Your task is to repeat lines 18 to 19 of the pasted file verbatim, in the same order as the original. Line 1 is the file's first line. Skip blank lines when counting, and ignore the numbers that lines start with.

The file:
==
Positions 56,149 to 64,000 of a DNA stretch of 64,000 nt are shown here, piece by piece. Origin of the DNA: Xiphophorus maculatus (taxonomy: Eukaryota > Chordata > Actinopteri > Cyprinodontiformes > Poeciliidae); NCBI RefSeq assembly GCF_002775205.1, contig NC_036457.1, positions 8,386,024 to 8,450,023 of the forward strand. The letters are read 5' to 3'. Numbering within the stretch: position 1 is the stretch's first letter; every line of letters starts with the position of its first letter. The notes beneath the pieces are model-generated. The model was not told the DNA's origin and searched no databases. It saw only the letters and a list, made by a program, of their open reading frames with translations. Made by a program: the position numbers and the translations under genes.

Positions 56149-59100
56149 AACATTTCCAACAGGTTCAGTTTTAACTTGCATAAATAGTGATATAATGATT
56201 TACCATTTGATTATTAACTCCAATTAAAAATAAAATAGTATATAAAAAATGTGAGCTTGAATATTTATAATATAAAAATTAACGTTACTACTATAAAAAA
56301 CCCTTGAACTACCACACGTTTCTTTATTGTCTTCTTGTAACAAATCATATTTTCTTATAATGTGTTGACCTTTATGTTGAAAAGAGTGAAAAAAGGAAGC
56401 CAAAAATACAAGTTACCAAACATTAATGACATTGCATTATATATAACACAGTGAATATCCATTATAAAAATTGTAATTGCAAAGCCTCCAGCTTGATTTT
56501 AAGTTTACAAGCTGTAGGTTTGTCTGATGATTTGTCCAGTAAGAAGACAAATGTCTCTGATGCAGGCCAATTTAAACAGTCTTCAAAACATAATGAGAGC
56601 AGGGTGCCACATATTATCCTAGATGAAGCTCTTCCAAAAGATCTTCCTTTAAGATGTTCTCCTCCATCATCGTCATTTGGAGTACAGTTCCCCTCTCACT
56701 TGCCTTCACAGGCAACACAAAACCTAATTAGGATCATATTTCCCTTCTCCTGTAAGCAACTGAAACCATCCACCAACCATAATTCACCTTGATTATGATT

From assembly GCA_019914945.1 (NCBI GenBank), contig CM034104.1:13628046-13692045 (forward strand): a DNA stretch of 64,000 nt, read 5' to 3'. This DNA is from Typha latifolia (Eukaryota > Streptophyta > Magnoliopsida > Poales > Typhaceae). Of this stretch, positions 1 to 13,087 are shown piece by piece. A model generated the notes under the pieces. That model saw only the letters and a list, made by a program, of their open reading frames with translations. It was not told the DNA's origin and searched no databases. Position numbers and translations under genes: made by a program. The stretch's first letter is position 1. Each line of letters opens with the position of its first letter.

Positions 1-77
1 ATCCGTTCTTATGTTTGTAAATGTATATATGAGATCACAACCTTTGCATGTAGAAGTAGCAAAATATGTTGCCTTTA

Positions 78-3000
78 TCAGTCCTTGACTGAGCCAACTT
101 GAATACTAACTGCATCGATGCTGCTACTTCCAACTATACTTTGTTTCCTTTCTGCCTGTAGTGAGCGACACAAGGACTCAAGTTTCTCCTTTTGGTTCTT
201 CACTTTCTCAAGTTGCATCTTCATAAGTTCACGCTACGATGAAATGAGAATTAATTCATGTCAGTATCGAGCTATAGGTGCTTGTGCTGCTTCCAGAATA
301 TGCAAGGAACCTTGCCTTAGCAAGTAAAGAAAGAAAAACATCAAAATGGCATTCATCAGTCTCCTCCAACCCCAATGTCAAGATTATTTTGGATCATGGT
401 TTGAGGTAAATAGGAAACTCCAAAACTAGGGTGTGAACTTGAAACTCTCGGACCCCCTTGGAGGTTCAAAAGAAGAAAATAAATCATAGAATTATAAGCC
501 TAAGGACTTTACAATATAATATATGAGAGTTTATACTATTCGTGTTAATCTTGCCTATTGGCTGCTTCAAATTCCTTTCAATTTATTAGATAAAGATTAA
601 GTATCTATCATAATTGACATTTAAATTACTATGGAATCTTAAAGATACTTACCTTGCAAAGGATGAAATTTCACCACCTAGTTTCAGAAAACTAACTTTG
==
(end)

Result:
401 TTGAGGTAAATAGGAAACTCCAAAACTAGGGTGTGAACTTGAAACTCTCGGACCCCCTTGGAGGTTCAAAAGAAGAAAATAAATCATAGAATTATAAGCC
501 TAAGGACTTTACAATATAATATATGAGAGTTTATACTATTCGTGTTAATCTTGCCTATTGGCTGCTTCAAATTCCTTTCAATTTATTAGATAAAGATTAA